When looking back on the Sixties, one of the most dominating themes of that period was the Civil Rights Movement. The quest for civil rights had been started long ago, when the black man was freed from the bonds of slavery. Over a hundred years later, the problem of blacks being treated as second-class citizens still persisted. What could be done to correct the present situation? Some, both blacks and whites, believed that non-violence was the only means to achieve civil rights, as Dr. Martin Luther King, Jr. preached. Others like Huey Newton of the Black Panthers believed that violence was the only way. (W. H. Chafe: The Unfinished Journey, Oxford University Press. 1999, p.316.) And lastly, some agreed with both ways to achieve this end; whatever means guaranteeing civil rights must be taken. This last approach is the main focus of this essay. Both Stokely Carmichael and Malcolm X were dominant figures of their times. Whites, as well as some of the "moderate" black leaders, criticized both of them as "extremists" and "racists." Certainly, their philosophy and approach to dealing with racism was quite different to the prevailing theme of working together with whites, within the system. Both Carmichael and Malcolm X shared similarities and minor differences in each of their philosophies. Most of all, the elements of "black pride" and "black militancy" manifested themselves in each of their approaches. However, the stereotypes against these more "extremist" movements have long trickled down among the generations in a negative light. “In attempting to unravel the stereotypes of "black pride" and "black militancy," an open-minded reading of both Carmichael's Black Power and The Autobiography of Malcolm X unclouded the truth and meaning behind the more "radical" approaches during the Civil Rights Movement.” Says Alex Haley, assistant author of the Autobiography of Malcom X.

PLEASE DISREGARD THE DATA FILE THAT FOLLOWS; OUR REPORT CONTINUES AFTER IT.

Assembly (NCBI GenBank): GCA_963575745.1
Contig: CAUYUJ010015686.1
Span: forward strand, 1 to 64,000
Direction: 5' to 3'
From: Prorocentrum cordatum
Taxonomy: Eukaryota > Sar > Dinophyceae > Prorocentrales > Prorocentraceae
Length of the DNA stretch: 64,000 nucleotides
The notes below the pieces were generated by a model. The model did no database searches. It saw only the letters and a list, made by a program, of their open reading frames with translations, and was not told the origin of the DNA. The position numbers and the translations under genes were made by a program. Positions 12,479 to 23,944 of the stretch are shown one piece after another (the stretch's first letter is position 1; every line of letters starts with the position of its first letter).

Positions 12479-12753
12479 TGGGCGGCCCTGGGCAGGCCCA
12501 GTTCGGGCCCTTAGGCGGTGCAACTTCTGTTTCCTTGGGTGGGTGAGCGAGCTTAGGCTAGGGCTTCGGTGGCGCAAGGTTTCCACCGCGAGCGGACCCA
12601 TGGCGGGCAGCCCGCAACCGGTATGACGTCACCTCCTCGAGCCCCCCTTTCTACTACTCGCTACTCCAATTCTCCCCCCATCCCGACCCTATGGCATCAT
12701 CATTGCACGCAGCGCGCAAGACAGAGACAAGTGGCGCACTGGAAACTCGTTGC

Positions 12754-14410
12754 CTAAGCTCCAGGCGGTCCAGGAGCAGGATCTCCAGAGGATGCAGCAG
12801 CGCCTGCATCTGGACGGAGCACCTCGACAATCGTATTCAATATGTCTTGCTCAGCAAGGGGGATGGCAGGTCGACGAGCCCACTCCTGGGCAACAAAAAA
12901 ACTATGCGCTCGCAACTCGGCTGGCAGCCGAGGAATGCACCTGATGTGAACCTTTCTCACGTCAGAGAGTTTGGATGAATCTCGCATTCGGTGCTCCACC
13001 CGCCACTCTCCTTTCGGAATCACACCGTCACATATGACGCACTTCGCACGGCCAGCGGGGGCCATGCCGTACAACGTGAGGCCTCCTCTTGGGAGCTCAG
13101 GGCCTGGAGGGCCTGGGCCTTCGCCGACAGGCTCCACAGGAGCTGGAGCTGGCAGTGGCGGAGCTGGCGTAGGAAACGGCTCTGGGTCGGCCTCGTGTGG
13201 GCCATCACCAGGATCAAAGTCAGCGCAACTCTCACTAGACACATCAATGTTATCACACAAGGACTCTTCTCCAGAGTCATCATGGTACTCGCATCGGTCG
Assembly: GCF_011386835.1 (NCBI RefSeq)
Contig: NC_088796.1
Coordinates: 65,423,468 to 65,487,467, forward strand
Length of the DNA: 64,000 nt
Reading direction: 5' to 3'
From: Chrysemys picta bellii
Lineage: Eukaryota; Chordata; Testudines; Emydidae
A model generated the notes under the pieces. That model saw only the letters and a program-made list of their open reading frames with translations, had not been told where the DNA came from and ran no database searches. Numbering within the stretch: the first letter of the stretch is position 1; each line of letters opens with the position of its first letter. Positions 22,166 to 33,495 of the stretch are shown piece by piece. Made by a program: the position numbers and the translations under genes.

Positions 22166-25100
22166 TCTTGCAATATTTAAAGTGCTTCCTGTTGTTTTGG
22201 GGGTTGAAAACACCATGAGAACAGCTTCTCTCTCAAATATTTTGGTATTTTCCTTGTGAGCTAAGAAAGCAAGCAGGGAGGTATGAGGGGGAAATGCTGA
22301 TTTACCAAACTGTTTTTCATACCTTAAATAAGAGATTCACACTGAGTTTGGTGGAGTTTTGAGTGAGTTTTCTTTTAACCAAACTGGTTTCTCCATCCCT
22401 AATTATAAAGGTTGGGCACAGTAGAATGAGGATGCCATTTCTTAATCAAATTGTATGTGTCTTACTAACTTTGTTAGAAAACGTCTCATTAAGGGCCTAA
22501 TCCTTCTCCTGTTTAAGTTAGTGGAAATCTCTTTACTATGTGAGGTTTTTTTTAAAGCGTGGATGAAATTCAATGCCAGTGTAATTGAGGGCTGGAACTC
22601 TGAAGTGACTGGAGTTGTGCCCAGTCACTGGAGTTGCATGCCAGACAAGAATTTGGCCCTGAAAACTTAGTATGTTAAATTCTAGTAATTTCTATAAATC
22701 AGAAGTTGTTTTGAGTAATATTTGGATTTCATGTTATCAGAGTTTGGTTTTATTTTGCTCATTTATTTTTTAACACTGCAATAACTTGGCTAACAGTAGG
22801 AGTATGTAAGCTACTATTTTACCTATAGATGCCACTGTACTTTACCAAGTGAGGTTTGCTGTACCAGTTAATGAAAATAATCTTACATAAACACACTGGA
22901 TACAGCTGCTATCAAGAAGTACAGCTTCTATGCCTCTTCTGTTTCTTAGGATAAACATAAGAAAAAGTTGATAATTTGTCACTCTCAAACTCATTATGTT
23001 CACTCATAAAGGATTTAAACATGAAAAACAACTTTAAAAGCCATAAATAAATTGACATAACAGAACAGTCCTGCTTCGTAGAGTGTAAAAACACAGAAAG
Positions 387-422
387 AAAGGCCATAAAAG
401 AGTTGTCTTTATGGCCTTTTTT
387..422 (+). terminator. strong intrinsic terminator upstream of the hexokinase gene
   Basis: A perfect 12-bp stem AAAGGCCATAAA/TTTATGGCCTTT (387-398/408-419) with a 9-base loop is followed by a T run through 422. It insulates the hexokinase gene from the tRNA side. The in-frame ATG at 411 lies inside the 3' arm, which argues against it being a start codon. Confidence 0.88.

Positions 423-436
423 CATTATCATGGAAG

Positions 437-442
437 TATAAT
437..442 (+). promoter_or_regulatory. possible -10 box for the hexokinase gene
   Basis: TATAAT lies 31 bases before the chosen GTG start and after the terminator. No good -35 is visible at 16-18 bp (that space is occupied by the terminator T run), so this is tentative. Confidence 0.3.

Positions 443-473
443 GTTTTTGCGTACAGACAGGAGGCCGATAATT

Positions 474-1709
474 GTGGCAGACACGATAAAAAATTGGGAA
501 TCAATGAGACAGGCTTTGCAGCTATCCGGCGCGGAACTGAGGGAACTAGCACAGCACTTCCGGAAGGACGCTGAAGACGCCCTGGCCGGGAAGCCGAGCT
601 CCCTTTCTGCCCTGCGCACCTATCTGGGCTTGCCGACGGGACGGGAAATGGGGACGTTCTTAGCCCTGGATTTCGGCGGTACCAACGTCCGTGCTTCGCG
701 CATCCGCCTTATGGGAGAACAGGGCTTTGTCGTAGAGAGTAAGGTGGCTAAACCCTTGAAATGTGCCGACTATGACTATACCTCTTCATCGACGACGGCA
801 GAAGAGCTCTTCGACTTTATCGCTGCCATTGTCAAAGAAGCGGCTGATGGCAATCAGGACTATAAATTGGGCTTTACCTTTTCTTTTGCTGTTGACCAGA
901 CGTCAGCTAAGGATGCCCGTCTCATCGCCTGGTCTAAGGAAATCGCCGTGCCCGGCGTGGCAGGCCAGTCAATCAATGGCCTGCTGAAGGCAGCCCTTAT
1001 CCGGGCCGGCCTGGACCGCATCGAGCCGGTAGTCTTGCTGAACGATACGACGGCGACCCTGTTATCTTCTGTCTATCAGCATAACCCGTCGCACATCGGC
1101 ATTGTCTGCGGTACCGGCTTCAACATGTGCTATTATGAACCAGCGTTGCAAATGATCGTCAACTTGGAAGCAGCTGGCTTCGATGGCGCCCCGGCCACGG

Important in understanding the philosophies of both Carmichael and Malcolm X is each man's background. Carmichael was a well-educated individual who attended both the esteemed Bronx High School of Science and Howard University. Active in the Student Nonviolent Coordinating Committee (SNCC) and later chairman of in 1966, he championed black people's involvement in politics. By definition, SNCC's approach to dealing with the current racial problems in America leaned toward nonviolence. Carmichael acknowledged both nonviolent and violent means as possible paths in the quest for civil rights. Specifically, Carmichael advocated for the equal share of power by both blacks and whites "by whatever means necessary” he says.
In contrast to Carmichael, Malcolm X lived a life on the streets, highly involved with crime and in and out of jail. Malcolm X's father, the Reverend Earl Little, was a proponent and participator in Marcus Garvey's Universal Negro Improvement Association. Controversially, this organization advocated for the complete separation of the black race from the whites, and urged blacks to move back to Africa. This separatist thinking was a dynamic aspect of Malcolm's ideology and of the larger organization he was a part of, the Nation of Islam. Malcolm had grown to detest the white man, considering him as the "devil," as taught by the teachings of Elijah Muhammad, leader of the "Black Muslims." Essentially, Malcolm believed that "the only way the black people caught up in this society can be saved is not to integrate into this corrupt society, but to separate from it, to a land of our own, where we can reform ourselves, lift up our moral standards, and try to be godly." (Sparknotes: Alex Haley, “The Autobiography of Malcom X” http://rickscape.com/tmp/snotez/malcolmx.pdf) Unlike Malcolm, Carmichael did not adhere to this approach. However, nearing the end of his life, Malcolm began to reverse his thinking on integration and not considering all whites to be "devils;" unfortuna,tely he was assassinated before he could begin...
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